The answers are endless. In some cases, the casualty may be of such inconsequential nature, that it’s just not worth claiming it. Examples of these losses include: a swing set that fell apart, or an old shed you built yourself with very little materials cost, losing a few roof shingles, broken windows, etc. Remember that the only way to claim a casualty loss is to itemize deductions (schedule A). Additionally, the amount of the casualty must exceed two “floors”. Those floors are that it must exceed 10% of your adjusted gross income (AGI) and it must exceed $100. The amount exceeding the floor amounts is what you are allowed to claim as a casualty loss. It is important to note that those floor limitations typically do not apply in presidentially-declared disaster areas (like Katrina, Kansas tornadoes, Midwest floods, etc).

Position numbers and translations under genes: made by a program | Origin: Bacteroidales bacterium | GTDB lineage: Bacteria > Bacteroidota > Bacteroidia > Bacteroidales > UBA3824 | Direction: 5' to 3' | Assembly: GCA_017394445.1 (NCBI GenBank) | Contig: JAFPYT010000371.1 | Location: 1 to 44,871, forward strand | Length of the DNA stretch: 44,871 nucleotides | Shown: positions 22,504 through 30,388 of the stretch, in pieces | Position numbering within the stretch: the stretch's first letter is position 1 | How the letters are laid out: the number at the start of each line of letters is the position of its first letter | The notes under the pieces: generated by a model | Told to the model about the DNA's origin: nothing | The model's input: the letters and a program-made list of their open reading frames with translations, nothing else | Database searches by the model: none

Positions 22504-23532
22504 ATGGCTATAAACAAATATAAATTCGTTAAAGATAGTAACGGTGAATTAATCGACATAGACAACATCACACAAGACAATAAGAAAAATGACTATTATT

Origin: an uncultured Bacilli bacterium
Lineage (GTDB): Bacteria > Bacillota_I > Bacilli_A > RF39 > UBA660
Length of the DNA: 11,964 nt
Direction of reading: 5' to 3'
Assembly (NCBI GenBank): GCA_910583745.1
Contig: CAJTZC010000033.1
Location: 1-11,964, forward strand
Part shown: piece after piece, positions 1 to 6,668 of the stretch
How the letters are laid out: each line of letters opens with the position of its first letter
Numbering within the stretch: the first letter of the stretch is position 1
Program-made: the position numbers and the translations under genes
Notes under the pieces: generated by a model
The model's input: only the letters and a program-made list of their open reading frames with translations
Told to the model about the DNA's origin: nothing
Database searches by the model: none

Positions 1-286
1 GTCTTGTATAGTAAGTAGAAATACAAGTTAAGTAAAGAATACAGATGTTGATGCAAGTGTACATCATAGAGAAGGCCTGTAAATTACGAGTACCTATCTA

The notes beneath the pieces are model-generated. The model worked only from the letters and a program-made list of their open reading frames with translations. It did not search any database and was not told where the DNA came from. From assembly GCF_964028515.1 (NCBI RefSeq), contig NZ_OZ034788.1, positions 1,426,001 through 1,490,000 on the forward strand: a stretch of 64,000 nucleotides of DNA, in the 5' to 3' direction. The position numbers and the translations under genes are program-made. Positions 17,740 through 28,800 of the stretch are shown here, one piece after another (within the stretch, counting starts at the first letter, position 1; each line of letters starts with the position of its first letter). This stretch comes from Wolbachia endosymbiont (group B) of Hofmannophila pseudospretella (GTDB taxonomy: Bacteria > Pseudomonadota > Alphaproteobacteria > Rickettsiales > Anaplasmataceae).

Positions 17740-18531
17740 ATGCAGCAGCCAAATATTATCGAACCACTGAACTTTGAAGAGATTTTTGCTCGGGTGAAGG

Even casualty losses of relatively big-ticket items could potentially go unclaimed on your taxes if you don’t have enough other deductions to itemize for the year or your income is too high. While most of us can’t do anything about our AGI, if you normally don’t itemize (or are usually a few thousand dollars shy of itemizing), you may be able to vamp up your donations for the year, pay the property taxes early, renew everyone’s eyeglasses/contact lens prescriptions, get Lasik surgery or that dental work your dentist has been recommending, etc. to get your total itemized deductions over the threshold for your filing status and therefore, claim your loss.